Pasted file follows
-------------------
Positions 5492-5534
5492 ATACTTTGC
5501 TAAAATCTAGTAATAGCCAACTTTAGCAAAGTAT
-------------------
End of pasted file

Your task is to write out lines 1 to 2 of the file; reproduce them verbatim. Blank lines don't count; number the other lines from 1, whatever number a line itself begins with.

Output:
Positions 5492-5534
5492 ATACTTTGC